A DNA testing expert says blood found on a chainsaw blade is highly likely to belong to Auckland man Denver Chance.
Jay Lingman, 41, is on trial in the High Court at Auckland charged with Chance’s murder in 2019.
Lingman has pleaded not guilty to murder, but has pleaded guilty to three charges of possession of drugs for supply.
The Crown argued Jay Lingman shot Denver Chance three times in the head from behind before using a chainsaw to fit the body in a chest freezer.
The defence says Lingman acted in self-defence.
Forensic scientist Johanna Veth did DNA testing on blood found at the scene.
She said blood on the chainsaw blade was three hundred thousand million times more likely to be Chance’s than another random person.
The Crown argued Lingman used a Ruger 10/22 .22 semi-automatic rifle fitted with a suppressor to shoot Chance.
Veth said blood on the gun and suppressor, along with biological matter on a bullet, held DNA that was also three hundred thousand million times more likely to belong to Denver Chance than another random person.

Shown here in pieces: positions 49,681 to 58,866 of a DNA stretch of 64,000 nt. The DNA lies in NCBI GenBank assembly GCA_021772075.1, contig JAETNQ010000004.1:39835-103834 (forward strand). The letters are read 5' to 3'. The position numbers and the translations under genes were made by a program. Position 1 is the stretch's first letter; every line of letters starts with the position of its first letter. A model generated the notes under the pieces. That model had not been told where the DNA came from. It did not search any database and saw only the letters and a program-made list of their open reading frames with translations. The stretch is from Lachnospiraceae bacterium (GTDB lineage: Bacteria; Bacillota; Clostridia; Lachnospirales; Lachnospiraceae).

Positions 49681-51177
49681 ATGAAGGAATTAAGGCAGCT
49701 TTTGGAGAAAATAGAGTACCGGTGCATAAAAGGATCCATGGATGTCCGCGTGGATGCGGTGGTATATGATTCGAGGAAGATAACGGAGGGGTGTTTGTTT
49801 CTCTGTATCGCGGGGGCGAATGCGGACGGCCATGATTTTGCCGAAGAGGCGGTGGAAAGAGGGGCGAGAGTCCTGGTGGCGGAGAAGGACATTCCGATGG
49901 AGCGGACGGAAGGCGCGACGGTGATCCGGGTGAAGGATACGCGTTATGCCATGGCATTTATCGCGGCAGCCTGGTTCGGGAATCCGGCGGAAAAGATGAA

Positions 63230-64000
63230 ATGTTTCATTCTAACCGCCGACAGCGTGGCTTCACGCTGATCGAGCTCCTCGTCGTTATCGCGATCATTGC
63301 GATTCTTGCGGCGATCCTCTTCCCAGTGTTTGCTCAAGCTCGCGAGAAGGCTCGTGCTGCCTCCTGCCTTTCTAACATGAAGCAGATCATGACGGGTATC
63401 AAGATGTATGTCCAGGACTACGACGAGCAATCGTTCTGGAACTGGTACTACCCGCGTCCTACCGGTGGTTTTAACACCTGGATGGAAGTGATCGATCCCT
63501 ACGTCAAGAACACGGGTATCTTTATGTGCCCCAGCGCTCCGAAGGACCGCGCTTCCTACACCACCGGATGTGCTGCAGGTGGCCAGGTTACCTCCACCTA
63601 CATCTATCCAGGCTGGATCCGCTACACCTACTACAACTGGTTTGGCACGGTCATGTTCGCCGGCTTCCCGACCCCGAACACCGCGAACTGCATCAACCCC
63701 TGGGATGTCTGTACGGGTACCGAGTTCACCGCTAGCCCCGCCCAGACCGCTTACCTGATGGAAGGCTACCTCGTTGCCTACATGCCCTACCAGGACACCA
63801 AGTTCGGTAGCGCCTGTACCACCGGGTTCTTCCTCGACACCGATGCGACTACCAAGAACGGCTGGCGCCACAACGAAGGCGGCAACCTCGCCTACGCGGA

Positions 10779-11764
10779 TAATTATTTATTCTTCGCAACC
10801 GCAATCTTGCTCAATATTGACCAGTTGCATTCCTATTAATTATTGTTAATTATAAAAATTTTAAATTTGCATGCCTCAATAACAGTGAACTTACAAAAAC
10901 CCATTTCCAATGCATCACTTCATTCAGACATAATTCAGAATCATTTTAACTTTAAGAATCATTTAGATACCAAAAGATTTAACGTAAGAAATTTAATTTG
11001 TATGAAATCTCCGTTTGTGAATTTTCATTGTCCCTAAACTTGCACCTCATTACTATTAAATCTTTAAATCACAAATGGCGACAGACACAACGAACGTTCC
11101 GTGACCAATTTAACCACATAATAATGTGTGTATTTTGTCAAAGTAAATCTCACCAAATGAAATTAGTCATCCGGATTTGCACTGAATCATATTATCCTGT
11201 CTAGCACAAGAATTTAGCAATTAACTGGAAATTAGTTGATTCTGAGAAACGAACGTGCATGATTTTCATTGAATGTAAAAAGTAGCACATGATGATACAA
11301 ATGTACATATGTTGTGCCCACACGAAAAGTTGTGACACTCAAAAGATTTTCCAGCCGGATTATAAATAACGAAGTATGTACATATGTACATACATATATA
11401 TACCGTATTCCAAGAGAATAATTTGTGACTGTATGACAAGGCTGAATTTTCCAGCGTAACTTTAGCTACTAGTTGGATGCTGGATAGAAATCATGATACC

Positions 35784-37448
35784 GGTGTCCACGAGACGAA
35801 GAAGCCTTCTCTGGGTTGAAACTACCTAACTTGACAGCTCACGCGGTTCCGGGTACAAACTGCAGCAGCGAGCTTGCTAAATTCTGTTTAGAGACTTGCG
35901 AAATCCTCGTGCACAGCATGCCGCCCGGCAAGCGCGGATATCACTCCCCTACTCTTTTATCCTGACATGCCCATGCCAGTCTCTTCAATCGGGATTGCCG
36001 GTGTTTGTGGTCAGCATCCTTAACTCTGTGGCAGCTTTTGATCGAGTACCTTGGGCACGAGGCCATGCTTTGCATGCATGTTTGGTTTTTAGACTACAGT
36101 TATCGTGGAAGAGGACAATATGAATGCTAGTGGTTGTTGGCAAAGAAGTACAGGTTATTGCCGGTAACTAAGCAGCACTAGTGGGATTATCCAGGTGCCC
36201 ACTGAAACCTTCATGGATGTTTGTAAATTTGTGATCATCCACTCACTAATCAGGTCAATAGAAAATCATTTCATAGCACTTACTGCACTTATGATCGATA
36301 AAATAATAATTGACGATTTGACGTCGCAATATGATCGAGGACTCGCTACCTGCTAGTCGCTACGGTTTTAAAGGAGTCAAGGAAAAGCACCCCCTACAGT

ESR senior scientist Angus Newton examined the Ruger firearm found at the scene and blood stains related to it.
He test fired the Ruger firearm to compare the bullets and cartridges discovered at the scene.
He said this showed bullets retrieved from Chance’s body were likely fired by the Ruger firearm.
Newton said there was blood on the front face of the gun and inside the bore of the gun.
Leah Tottey, a senior forensic scientist at ESR, examined the scene in March 2019.
The Crown argues Lingman shot at least six bullets at Chance from behind when the deceased was standing at the front door.
Tottey used laser beams to determine the bullet’s possible trajectory by referencing what she believed were bullet holes in the front door.
This revealed the shooter was likely aiming upwards, with the bullet trajectories both following an upwards path.
The jury was shown an animated 3D model of the front door porch which outlined the bullet trajectory through the door.
The trial continues.